The above little work commences with critical illustrations of the operation of lithotomy, and the various methods in which that operation has been performed, from the time of Marianus Sanctus down to Langenbeck. With the latter and Camper, the author recommends an extensive wound in the bladder; in other respects, he makes use of Langenbeck's apparatus with the greatest advantage. The first observations describe the successful issue of the operation performed on a boy of six years of age, who had suffered for four years before the disease was ascertained, and afterwards confirmed by the examination with the catheter. The operation was performed on the 5th of May, after Langenbeck's method, and succeeded so well, that the little patient, who had been previously much emaciated, was restored soon after to his parents, and in the best health. The same method was equally successful in the case of a man pretty far advanced in years.
The second section treats on the operation for the cataract. This operation has ever shared a similar fate with that before-mentioned ; each operator had his own peculiar method of operating, instruments either invented or improved by himself, and considered his own as the only safe method and apparatus. The author, for the most part steering clear of each, considers only critically the two principal methods which have been practised, viz. extraction and depression. Both have been practised with equal success, and both had their respective champions, among the most respectable of the profession. Dr. Hendriksz, from his own experience, prefers the extraction of the lens or its capsula, to depression. If the anterior, posterior, or whole surface of the capsula is opake, or if it adheres to the iris, at the opening of the pupil, (synizesis,) the indication will always be in favour of extraction. Besides, in depression, the patient is always exposed to the danger of its rising again, partly or wholly, and resuming its former situation. The author re:commends the instrument invented by Guerin and improved by himself, as particularly useful. The fleam invented by Guerin, and Scarpa's needle for depression, and, in case the lens does not come out of its own accord, Daviel's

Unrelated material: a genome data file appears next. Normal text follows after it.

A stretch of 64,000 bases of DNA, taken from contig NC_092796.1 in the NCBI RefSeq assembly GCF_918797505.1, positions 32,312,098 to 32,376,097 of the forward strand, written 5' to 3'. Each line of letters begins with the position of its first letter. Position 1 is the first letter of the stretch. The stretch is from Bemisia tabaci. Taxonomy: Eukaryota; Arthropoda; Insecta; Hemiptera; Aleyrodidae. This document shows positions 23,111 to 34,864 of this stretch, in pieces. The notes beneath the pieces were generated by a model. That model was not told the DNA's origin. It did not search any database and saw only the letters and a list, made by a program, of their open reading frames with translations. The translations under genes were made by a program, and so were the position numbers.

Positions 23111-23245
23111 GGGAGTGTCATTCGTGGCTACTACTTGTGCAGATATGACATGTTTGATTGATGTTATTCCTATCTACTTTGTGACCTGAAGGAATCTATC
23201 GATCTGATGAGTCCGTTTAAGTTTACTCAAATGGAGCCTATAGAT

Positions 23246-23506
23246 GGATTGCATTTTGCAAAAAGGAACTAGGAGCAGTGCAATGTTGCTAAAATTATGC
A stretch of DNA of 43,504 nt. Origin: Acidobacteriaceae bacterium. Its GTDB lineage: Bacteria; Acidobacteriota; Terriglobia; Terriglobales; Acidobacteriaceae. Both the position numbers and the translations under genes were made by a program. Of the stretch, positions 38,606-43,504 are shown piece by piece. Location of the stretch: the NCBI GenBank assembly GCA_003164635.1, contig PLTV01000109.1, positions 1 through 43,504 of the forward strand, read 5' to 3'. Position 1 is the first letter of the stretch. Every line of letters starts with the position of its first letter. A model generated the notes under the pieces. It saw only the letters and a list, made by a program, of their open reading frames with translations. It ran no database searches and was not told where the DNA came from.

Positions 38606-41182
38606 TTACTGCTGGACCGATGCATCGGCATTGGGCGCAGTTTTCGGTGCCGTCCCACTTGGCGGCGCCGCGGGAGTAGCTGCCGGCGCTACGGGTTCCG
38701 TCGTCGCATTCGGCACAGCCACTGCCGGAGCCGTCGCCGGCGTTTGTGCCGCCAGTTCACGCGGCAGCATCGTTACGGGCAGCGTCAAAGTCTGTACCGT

and a pair of pincers to remove the capsula are all the instruments he makes use of. The reason why he prefers the fleam, is the fixed and immoveable condition it gives the eye, in consequence of the excavated ring on its inner peripheric side, without, however, in the least pressing it; it also keeps the eyelids at a distance from each other, retaining the aqueous humour, and, consequently, keeping the cornea tense, and, above all, the secure performance of the incision, by determining its depth, size, and semicircular shape. Of seven patients on whom the author operated in this manner very lately, six recovered entirely. Towards the conclusion of this chapter, he makes some remarks on the proper nature of the true black cataract, which he does not wish to be confounded with that generally termed gutta serena, or amaurosis, Experience (says he,) has taught us, that the lens may assume a dark, opake, and even black appearance,-a complaint which better deserves the name of amaurosis than a palsy of the optic nerve.
The third section treats of amputations, which, besides a very remarkable observation upon an amputation below the knee-joint, in a general and complete degeneration of the substance of the bone, contains some critical and practical ideas on the extirpation of the joints, and the uncertainty of separating the morbid substance of the bone from the healthy
The fourth and last section contains some practical and diagnostical ideas on the character and treatment of sarcocele and testicles enlarged and degenerated by inflammation. Disorders which particularly require the extirpation of the testicles are, according to our author's opinion, either a scirrhous degeneration of their substance, or a suppuration, That scirrhous degeneration, known by the name of sarcocele, is to be carefully distinguished from all other testicular enlargements, and particularly from that swelling and induration which is the consequence of previous inflammation, as the latter affection never, but the former always, requires extirpation. Antecedent inflammation, a gradual hardness, swelling of the affected part to a certain degree, are the symptoms which the author ascribes to an indurated testicle of this description. The nature of sarcocele, on the contrary, he describes to consist in a degeneration of the organic principle of the testicle, specific gravity and hard. ness, a rough surface, pricking pains, a fixed pain in the spermatic cord, followed by violent pain when the tumour is touched, degeneration of the spermatic cord, varicose distensions of the vessels of the scrotum followed by erysi